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Astrophysics: Parallax method

  1. Mar 1, 2007 #1
    1) From the ground of the Earth, atmospheric turbulence limits the typical best image to a full-wide-at-half-maximum (FWHM) of ~0.5 arcsceond (this is an angle). Suppose we can determine positional accuracy of stars to ~1/10 of the FWHM, to how far in light years can we use the parallax method to measure the distance to stars?

    Now I am stuck on this question. My biggest trouble is that I don't know how to relate the 0.5 arcsceond to the parallax method or parallax angle. Can someone please help me out?

    Any help is greatly appreciated!:smile:
     
  2. jcsd
  3. Mar 1, 2007 #2
    Big test tomorrow...and this is a typical problem...
    Can someone please help me?
     
  4. Mar 1, 2007 #3
    Measuring a star's distance by parallax basically is solving a triangle:
    The base and the two angles at the base are known and the height of the triangle needs to be calculated.

    However, the angles aren't known exactly, there is a certain error.
    So a measured angle of 60 degrees might actually be anything between 55 and 65 degrees.

    Draw this situation on paper (two lines going out from each observation point) and you will see that the star will be somewhere inside a stretched diamond made up of the lines from the observation points.

    How will the distance of the star, the length of the base and the size of the error affect the shape of this diamond?
     
    Last edited: Mar 1, 2007
  5. Mar 1, 2007 #4
    You said that for the parallax method, we need two angles...

    But there is only one angle (0.5 arcsceond) given in this problem...I am very confused...
     
  6. Mar 1, 2007 #5

    hage567

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    You don't need two angles for this. If you don't know the formula, it can be worked out by trig if you draw a diagram. Once you do that, you will have the relationship between the distance and the angle. Then you can work out how far you can measure based on the angle info given to you in your problem.
     
  7. Mar 2, 2007 #6
    I don't get the setup of the problem!

    For example, in a diagram like this, WHERE exactly is the angle being referred as 0.5 arcsecond?
    [​IMG]
     
  8. Mar 2, 2007 #7

    DaveC426913

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    The angle is the difference between the apparent positions in the sky from the observer's location (i.e. the star is at 43:00'10.0" vs. 43:00'10.5"). This is what you've illustrated in the two insets in your diagram.

    The key is this:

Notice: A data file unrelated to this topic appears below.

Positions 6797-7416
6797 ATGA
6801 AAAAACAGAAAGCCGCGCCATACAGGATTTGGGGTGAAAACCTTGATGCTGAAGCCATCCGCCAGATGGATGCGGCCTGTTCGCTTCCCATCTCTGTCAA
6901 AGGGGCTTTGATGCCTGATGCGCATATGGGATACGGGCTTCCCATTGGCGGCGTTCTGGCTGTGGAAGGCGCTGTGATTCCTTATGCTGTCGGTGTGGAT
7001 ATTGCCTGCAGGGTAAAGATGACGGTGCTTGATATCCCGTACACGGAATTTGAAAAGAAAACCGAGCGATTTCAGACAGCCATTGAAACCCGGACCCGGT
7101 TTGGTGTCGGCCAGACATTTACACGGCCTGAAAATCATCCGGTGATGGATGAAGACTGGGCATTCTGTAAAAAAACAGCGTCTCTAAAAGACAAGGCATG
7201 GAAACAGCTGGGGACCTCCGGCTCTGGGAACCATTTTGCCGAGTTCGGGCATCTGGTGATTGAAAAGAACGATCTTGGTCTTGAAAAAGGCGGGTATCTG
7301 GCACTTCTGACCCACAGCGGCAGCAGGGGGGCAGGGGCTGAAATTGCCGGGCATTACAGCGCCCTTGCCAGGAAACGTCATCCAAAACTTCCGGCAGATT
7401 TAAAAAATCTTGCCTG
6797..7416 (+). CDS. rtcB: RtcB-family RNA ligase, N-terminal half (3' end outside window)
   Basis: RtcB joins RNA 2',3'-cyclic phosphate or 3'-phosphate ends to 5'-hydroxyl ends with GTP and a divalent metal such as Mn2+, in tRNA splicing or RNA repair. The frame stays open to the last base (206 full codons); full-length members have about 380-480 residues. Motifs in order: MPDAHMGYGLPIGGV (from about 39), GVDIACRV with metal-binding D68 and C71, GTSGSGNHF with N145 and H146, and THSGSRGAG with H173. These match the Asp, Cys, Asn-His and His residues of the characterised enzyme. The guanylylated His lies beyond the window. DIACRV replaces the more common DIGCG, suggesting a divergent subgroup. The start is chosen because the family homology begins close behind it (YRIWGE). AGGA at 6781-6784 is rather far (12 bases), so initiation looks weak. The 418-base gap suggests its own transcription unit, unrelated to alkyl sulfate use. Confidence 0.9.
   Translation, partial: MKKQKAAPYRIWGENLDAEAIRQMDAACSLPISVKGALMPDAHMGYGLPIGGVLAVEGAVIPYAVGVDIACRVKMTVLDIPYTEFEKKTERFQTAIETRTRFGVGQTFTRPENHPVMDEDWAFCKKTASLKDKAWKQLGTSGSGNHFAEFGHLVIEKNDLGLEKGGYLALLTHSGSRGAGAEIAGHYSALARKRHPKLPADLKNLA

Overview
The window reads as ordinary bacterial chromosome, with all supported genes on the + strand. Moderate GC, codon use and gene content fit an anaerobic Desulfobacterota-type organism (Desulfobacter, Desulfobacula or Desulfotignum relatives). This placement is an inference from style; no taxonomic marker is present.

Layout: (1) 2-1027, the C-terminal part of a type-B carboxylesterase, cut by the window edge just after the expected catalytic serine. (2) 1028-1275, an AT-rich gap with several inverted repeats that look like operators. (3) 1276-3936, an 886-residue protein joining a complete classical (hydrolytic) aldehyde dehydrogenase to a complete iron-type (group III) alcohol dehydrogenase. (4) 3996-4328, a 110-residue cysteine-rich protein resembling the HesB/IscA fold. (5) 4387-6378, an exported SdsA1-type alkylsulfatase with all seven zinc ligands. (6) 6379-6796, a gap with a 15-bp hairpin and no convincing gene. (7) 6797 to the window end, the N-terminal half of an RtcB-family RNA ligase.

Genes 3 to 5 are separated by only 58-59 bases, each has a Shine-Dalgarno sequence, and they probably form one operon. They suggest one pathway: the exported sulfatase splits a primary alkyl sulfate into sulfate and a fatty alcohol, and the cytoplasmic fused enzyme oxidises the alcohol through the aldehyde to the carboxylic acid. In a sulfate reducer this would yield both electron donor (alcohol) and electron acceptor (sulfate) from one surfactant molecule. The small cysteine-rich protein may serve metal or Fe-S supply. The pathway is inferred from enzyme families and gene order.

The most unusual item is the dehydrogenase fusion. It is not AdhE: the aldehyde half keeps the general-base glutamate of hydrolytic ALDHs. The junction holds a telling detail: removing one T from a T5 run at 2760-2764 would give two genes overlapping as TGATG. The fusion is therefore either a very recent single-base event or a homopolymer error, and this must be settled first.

that angle can be shown to be equal to the angle you have in your main diagram labelled "Nearby star "N"". And THIS is the triangle you are solving.

    (Sorry if this arrived late. Hope you did well.)
     
    Last edited: Mar 2, 2007
  9. Mar 4, 2007 #8
    [​IMG]

    The parallax angle is labelled "p" in the above figure.

    When we talk about distance to galaxies or stars, is it the distance measured from the Sun or is it the distance from the Earth?


    "that angle can be shown to be equal to the angle you have in your main diagram labelled "Nearby star "N" " <----can you please explain why there are equal?

    Is the answer to question 1: d=(1/0.025) pc ??
     
  10. Mar 4, 2007 #9

    DaveC426913

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    Being that a parsec is about 4.3 light YEARS, and the Earth Sun difference is at worst 8 light MINUTES (and at best 0*), the difference between Earth distance and Sun distance is about 0.0004% of your answer - that's 4 parts in one million.

    *The differences in distance depend on whether we are viewing perpendiculur or parallel to the plane of Earth's orbit. If perpendicular, the Earth and Sun are the same distance from the star.
     
    Last edited: Mar 4, 2007
  11. Mar 4, 2007 #10

    DaveC426913

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    According to the geometry postulate of parallel lines and transverse lines. Look at angles labelled 3 and 5.

    Compare to attached diagram.
     

    Attached Files:

    Last edited: Mar 4, 2007
  12. Mar 5, 2007 #11
    Oh, I see! Thanks!

    Is the answer to question 1: d=(1/0.025) pc ? (becaue the 0.5arcseconds is the subtended angle of the apparent positions of the star and the parallax angle is 1/2 of it...?) I am just trying to make sure I am understanding this correctly...


    Also, I have another question. How come we are unable to use the parallax method to measure the distance to stars when the full-wide-at-half-maximum is less than 0.5 x 1/10 = 0.05 arcseconds? I just don't get why...

    Thanks for helping me!
     
  13. Mar 6, 2007 #12

    DaveC426913

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    I'm no help there. Sorry.
     
  14. Mar 9, 2007 #13
    Does anyone have any idea?
     
  15. Mar 10, 2007 #14

    DaveC426913

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    Well, I would guess that the reason you can't go much lower than .5 arcsecond is because the margin or error increases dramatically as the angle gets smaller. I imagine .5 arcsecond is an arbitrary limt.
     
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